Posts Tagged extinct animals

EXTINCT! Facts & Fiction for Middle-Grade Readers

Many kids in this age group can rattle off more dinosaur names and the details about more species than most other twelve people put together. And they have learned much of this on their own, through eager reading! What could be more exciting during this pandemic, when schools are closed and normal summer activities are limited, than for young readers to find books that hold their avid interest for hours and days?

More books on the ever-hot topic of dinosaurs come out every year. I’ve been writing a book about extinct American animals and have been looking at just about everything available for middle-grade readers on the subject. I recommend the following page-turners:

Stephen Brusatte is a leading young paleontologist, but also an engaging author of books for children and adults. In his Day of the Dinosaurs: Step Into a Spectacular Prehistoric World (Wide-Eyed Editions, 2016), readers witness over 100 prehistoric creatures of the land, sea and air through 2nd-person narrative. Older middle graders might also enjoy his best-selling adult book, The Rise and Fall of the Dinosaurs (William Morrow, 2019)

Kelroy Pim and Jack Horner both fell in love with dinosaurs as kids and now have become leading scientists in the field. In their book, Dinosaurs—The Grand Tour: Everything Worth Knowing About Dinosaurs from Aardonyx to Zuniceratops (The Experiment, 2nd Ed., 2019), readers will find many of the mind-changing latest discoveries. The book also includes Jack Horner’s working field notes and suggestions for how and where readers might go to make their own prehistoric finds.

Extraordinary animals lived and went extinct millions of years before and after those great dinosaur beasts. This may be a whole new area for dino-fans to explore. Fortunately there are a number of wonderful books to help them get a sense of our vast natural history. One is Matt Sewall’s Forgotten Beasts: Amazing Creatures That Once Roamed the Earth ( Pavilion Children’s , 2019). The well-known and little-known creatures featured in this stunningly illustrated book span half a billion years, ending with the extinction of the Tasmanian Tiger in the 1930s.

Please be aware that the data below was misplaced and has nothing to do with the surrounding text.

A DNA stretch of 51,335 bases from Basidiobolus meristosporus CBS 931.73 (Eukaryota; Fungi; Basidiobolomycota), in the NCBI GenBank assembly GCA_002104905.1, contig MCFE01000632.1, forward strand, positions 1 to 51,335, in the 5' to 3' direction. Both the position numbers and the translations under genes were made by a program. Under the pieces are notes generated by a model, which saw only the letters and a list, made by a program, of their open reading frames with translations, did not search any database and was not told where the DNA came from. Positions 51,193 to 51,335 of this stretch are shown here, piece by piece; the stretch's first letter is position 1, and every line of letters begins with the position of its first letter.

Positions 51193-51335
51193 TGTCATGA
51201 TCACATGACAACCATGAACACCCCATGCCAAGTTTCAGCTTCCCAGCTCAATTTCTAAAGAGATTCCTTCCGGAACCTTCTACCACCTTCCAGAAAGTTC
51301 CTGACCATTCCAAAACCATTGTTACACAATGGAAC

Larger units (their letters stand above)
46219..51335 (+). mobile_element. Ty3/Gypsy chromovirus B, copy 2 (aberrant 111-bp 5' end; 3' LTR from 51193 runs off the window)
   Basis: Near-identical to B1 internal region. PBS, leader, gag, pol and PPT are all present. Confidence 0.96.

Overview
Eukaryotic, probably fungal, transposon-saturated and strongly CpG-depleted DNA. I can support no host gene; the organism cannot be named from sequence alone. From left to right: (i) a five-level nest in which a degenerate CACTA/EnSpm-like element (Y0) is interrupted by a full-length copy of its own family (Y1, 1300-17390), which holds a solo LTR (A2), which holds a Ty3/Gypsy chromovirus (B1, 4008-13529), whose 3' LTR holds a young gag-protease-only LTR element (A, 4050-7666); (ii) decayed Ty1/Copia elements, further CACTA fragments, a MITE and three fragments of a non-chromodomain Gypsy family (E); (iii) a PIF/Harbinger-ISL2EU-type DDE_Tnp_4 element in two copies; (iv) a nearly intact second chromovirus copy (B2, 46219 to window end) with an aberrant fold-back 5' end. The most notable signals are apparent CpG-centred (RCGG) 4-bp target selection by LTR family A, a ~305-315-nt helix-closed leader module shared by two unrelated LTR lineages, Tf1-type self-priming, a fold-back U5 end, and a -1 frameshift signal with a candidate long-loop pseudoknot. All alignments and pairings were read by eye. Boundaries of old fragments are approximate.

In their well-researched, humorous, and visually compelling book, Prehistoric Ancestors of Modern Animals: If Extinct Beasts Came to Life, (Hungry Tomato, 2017), Mathew Rake and Simon Mendez use digital photography to show what modern animals might be like if they still had the attributes of their prehistoric ancestors. See also their Prehistoric Giants, Prehistoric Sea Beasts, and Prehistoric Predators, all published in 2017.

 For comprehensive, visually appealing reference books for this age group, you can’t miss with anything published by the Smithsonian or by DK Eyewitness books. Some examples: William Lindsay, Prehistoric Life: Discover the Origins of Life on Earth from the First Bacteria to the Coming of Humans (DK Eyewitness Books, Reprint ed., 2012). Or Paul Taylor, A History of Life in 100 Fossils (Smithsonian Books, 2014).

Would readers like to dig up some fossils of their own? Thousands of prehistoric animal and plant remains lie underfoot waiting to be found all over this country (except maybe in Rhode Island where, because of glaciation, fossil hunters may only come up with a trilobite or two and some Carboniferous cockroaches).  Amateur fossil hunters, (including children!),  have made many scientifically important finds

Mathew Rake and Dan R. Lynch’s Fossils for Kids: Finding, Identifying and Collecting (Adventure Publications, 2020) covers all those topics, but also explains how to collect responsibly so that you preserve the scientific record. Albert Dickas‘s 101 American Fossil Sites You’ve Gotta See (Mountain Press Publishing, 2018) shows state-by-state where to see prehistoric animals on display, or observe expert digs in progress, or dig on your own.

Would they like to read fiction about fossils? Try Monica

Kulling’s Mary Anning’s Curiosity (Groundwood Books, 2017), a fictionalized account of the childhood of the 19th century shell-collector who revolutionized paleontology 
with her discoveries. Or read Roger Reid’s Time: A Jason Caldwell Mystery (NewSouth Books, 2011) set in a world-famous Paleozoic Footprint site in northern Alabama.

At a moment when there is much uncertainty in the present and about the future, it may be refreshing for readers to focus on the long time of Earth’s natural past. At the very least, they can have fun reading about some fascinating ages and creatures. Please pass this list of books along to any middle-graders you know. There are many more titles that I could have included, but they will find them. I wish there were a reading equivalent of “Bon appétit!”